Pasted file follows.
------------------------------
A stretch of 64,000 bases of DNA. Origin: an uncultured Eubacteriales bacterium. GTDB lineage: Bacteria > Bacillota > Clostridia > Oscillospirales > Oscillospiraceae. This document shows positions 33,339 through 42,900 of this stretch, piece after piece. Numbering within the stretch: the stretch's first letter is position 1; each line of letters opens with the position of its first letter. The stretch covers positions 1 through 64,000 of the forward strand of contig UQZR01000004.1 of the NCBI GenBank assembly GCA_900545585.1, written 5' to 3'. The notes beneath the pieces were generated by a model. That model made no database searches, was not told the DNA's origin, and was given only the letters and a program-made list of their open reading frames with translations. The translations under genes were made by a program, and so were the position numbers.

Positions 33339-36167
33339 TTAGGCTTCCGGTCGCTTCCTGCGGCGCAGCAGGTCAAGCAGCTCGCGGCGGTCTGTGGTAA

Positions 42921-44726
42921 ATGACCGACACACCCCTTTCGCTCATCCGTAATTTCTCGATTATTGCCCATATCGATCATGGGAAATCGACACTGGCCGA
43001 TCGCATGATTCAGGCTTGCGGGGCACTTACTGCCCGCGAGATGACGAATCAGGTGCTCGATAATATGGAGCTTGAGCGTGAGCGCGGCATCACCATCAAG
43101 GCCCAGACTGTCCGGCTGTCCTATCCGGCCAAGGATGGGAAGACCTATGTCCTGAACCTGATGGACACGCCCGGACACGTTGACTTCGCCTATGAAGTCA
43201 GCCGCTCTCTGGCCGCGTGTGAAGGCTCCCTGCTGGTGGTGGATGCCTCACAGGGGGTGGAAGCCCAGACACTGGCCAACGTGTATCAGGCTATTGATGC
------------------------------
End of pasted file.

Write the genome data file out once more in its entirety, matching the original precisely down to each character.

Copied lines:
A stretch of 64,000 bases of DNA. Origin: an uncultured Eubacteriales bacterium. GTDB lineage: Bacteria > Bacillota > Clostridia > Oscillospirales > Oscillospiraceae. This document shows positions 33,339 through 42,900 of this stretch, piece after piece. Numbering within the stretch: the stretch's first letter is position 1; each line of letters opens with the position of its first letter. The stretch covers positions 1 through 64,000 of the forward strand of contig UQZR01000004.1 of the NCBI GenBank assembly GCA_900545585.1, written 5' to 3'. The notes beneath the pieces were generated by a model. That model made no database searches, was not told the DNA's origin, and was given only the letters and a program-made list of their open reading frames with translations. The translations under genes were made by a program, and so were the position numbers.

Positions 33339-36167
33339 TTAGGCTTCCGGTCGCTTCCTGCGGCGCAGCAGGTCAAGCAGCTCGCGGCGGTCTGTGGTAA

Positions 42921-44726
42921 ATGACCGACACACCCCTTTCGCTCATCCGTAATTTCTCGATTATTGCCCATATCGATCATGGGAAATCGACACTGGCCGA
43001 TCGCATGATTCAGGCTTGCGGGGCACTTACTGCCCGCGAGATGACGAATCAGGTGCTCGATAATATGGAGCTTGAGCGTGAGCGCGGCATCACCATCAAG
43101 GCCCAGACTGTCCGGCTGTCCTATCCGGCCAAGGATGGGAAGACCTATGTCCTGAACCTGATGGACACGCCCGGACACGTTGACTTCGCCTATGAAGTCA
43201 GCCGCTCTCTGGCCGCGTGTGAAGGCTCCCTGCTGGTGGTGGATGCCTCACAGGGGGTGGAAGCCCAGACACTGGCCAACGTGTATCAGGCTATTGATGC